There are several tips on staying relevant in academic writing.
- Formulate a plan
Prior to writing, create a plan on what should be written. This will be a backbone of your text. Formulate several statements that support your idea and several statements that refute or criticise your idea. After that, unfold each statement in detail. If you have a clear plan what will be written, you can control the volume of the text and see what the conclusion will be.
- Always refer back to the explored question so that you do not deviate from it.
Ask yourself whether each paragraph or part of the text contributes to the topic you are writing on or you are already writing on another topic or including unnecessary details. Also, check whether a paragraph you want to add is necessary for your argumentation or it can be omitted without the loss of consistency.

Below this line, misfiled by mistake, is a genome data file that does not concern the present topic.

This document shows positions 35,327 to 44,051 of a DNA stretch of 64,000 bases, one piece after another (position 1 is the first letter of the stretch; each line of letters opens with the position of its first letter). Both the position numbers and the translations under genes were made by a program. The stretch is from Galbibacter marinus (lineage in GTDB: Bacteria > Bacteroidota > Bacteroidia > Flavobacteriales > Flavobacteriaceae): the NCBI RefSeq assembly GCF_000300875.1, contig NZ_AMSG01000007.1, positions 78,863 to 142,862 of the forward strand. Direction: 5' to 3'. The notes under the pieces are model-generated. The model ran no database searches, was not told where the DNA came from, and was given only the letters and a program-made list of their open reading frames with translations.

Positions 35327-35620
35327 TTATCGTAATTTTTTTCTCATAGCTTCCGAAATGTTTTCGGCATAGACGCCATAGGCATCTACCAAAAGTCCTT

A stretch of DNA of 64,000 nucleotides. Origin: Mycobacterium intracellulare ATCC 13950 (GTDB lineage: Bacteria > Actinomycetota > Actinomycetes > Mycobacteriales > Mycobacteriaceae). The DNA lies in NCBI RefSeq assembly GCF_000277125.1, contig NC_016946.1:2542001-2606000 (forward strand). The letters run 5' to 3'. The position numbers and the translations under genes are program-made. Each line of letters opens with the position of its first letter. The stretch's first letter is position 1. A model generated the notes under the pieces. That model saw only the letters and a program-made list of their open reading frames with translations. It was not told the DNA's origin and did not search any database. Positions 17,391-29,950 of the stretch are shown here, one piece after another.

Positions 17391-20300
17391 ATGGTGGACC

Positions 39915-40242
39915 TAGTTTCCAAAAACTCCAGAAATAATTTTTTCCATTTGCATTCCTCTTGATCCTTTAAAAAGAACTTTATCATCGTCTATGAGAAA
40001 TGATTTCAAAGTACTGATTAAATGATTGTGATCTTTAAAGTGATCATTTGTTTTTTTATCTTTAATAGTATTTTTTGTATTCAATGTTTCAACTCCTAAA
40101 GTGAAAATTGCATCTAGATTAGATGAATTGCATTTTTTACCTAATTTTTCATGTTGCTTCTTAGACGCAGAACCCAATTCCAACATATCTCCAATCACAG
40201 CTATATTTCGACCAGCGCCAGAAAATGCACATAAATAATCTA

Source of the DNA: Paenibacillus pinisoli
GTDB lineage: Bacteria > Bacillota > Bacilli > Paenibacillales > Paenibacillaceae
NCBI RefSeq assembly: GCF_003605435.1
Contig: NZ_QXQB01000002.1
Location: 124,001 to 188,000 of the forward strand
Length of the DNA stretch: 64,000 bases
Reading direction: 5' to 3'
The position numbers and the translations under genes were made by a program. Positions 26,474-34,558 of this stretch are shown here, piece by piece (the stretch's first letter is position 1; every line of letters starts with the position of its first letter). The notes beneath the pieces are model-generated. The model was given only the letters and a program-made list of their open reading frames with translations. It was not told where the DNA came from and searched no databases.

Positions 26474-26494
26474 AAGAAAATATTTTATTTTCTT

- Make sure the paper flows
Don’t forget to stitch the paragraphs or parts of your text together with the transition words and phrases to make the text flow better. These transition words include “however”, “in addition to this”, “it can be argued”, “furthermore”, “on the other hand”, etc. These transition words will show the relationships between the parts of your text and make it easier to link the ideas that originally were disjointed.
- Write a strong conclusion which will summarise the results of the text.
You do not have to add anything new in this section but you must refer back to your original aim or objective and provide a summary of how this aim was attained and what results were uncovered. When writing extended arguments, they may be lost in the text and it may be unclear what you want to say. That’s why an effective conclusion is a final glue that will link all parts of your paper and make it more focused.